Kaufmann Mercantile Launches Handbuilt Walnut Furniture Line

NEW YORK - Online lifestyle retailer Kaufmann Mercantile has launched its first furniture line, an American-made high quality heirloom furniture collection called "Kaufmann."

The made-to-order handmade solid wood furniture are sold at kaufmann-mercantile.com/kaufmann.

"From the very beginning, Kaufmann Mercantile has worked closely with makers and manufacturers from around the world, sharing a deep appreciation for products made with honest, lasting materials and grounded in a sense of place," said Sebastian Kaufmann, CEO and founder. "Our new endeavor, celebrates the simple yet focused pursuit of distilling a piece to its most essential."

The approach should appeal to the millennial generation consumers, who value similar things like locally grown food and natural clothing.

According to the company storyline, Kaufmann Mercantile was sparked when a plastic stapler arrived at Sebastian Kaufmann's desk six years ago. The mass-produced product sparked the launch of an online homewares shop offering quality products for a slower, more thoughtful life.


At Kaufmann Mercantile, Wood Is Marketing Message

Online retailer Kaufmann Mercantile sells reasonably priced housewares, positioning lasting quality as an antidote to the dispoable culture.

Among 2,000 items now being sold are many wood products, including personal items such as solid cherry shaving brushes, ash combs, birch fruit crates, and cypress bath mattes - $50. The debut of the Kauffman solid walnut furniture lines brings the prices up considerably, to $4,000 or more for a kitchen island with dovetail drawer and bronze handles; or for trestle table, preachers bench, and solid walnut chair.

"We set out to find and provide enduring products for everyday life, and discovered in the process a growing desire for an antidote to today's techno-saturated lives—a connection to presence, provenance, materials and nature," said Kaufmann. "Kaufmann is the result of that desire, a collection that inspires us to reengage with the natural world by surrounding ourselves with tangible reminders, whether it be in the form of a hand-thrown porcelain bowl or a gathering bench handmade in the Hudson Valley."

The Kaufmann Collection

To create Kaufmann, the team says it drew on the unique experiences and expertise of each craftsperson to develop an aesthetic set apart by timeless, effortless design. The new brand inherits many of Kaufmann Mercantile's defining values: a return to honest materials and transparent manufacturing that helps tell the story of how, when and where each piece was made. The collection includes four categories, including hand thrown porcelain tableware, candles, and leather bags. But the most ambitious part is the Kaufmann furniture.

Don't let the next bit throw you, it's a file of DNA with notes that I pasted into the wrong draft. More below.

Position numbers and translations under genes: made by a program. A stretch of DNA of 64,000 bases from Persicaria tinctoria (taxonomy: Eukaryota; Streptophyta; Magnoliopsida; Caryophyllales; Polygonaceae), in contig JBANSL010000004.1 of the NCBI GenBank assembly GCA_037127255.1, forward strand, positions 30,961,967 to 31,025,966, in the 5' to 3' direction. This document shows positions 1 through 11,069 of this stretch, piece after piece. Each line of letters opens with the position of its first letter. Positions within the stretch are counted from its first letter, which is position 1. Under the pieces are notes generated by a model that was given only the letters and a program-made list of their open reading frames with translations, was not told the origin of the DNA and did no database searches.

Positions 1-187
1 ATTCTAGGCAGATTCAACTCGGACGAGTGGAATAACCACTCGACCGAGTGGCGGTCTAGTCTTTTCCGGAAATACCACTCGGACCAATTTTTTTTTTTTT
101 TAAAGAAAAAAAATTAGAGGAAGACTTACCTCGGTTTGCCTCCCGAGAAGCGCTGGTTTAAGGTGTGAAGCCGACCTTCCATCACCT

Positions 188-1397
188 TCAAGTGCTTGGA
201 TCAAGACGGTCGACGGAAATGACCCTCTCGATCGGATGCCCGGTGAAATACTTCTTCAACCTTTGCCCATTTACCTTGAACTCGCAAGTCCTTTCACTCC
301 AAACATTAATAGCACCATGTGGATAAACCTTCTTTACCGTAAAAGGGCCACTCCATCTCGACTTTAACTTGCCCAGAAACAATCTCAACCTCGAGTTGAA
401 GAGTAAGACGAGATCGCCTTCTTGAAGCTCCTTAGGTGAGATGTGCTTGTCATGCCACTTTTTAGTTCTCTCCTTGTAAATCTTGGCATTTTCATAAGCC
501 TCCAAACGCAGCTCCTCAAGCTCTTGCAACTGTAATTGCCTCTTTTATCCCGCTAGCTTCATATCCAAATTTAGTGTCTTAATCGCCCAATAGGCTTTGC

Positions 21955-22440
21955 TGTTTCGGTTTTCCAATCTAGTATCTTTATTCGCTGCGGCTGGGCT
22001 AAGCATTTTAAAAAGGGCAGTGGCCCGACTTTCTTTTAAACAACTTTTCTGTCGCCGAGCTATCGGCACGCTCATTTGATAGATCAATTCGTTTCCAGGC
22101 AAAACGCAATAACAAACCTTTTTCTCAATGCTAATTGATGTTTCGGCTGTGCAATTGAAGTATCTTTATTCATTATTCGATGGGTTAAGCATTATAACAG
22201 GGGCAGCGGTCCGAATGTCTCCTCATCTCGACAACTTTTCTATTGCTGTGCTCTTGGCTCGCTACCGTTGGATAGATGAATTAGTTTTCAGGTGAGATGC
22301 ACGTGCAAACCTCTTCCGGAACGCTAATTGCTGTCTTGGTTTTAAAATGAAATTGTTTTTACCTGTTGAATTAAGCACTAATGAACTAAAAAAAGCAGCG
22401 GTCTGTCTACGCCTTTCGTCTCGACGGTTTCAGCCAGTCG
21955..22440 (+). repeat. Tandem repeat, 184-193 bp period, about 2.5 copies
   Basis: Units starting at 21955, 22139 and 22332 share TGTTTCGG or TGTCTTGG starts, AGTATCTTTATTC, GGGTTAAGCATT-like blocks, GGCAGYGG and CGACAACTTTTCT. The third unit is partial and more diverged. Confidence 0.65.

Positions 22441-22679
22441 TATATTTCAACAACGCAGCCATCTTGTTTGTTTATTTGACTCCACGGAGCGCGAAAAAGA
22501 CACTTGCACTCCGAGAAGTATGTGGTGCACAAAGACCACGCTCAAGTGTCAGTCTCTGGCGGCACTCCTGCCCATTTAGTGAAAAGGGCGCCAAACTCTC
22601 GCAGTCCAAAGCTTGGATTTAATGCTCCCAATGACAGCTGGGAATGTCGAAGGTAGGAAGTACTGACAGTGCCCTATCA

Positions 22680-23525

Kaufmann says its crafted furniture is made by skilled woodworkers, and celebrates the natural beauty and texture of the wood. Each piece is available in Black Walnut or White Oak, and hand-finished with mineral oil and beeswax. The collection includes the Kaufmann Gathering Bench, Trestle Dining Table, Kitchen Island and Ladder Chairs. The Gathering Bench and Ladder Chairs can be customized with bridle leather seat inlay. The furniture is made in New York.

Kaufmann Mercantile started as a blog, Kaufmann Mercantile 'Field Notes,' which then evolved into an online store, featuring a library of essays on the history of materials, how-to guides and Q&As with makers, artists and designers, delving into the lifestyle and ethos behind the products on its website. The content now serves as a supplement to Kaufmann Mercantile's online store of high-quality everyday classics and tells the story behind the movers and shakers.


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About the author
Bill Esler | ConfSenior Editor

Bill wrote for WoodworkingNetwork.com, FDMC and Closets & Organized Storage magazines. 

Bill's background includes more than 10 years in print manufacturing management, followed by more than 30 years in business reporting on industrial manufacturing in the forest products industries, including printing and packaging at American Printer (Features Editor) and Graphic Arts Monthly (Editor in Chief) magazines; and in secondary wood manufacturing for WoodworkingNetwork.com.

Bill was deeply involved with the launches of the Woodworking Network Leadership Forum, and the 40 Under 40 Awards programs. He currently reports on technology and business trends and develops conference programs.

In addition to his work as a journalist, Bill supports efforts to expand and improve educational opportunities in the manufacturing sectors, including 10 years on the Print & Graphics Scholarship Foundation; six years with the U.S. WoodLinks; and currently on the Woodwork Career Alliance Education Committee. He is also supports the Greater West Town Training Partnership Woodworking Program, which has trained more than 950 adults for industrial wood manufacturing careers. 

Bill volunteers for Foinse Research Station, a biological field station staddling the border of Ireland and Northern Ireland, one of more than 200 members of the Organization of Biological Field Stations.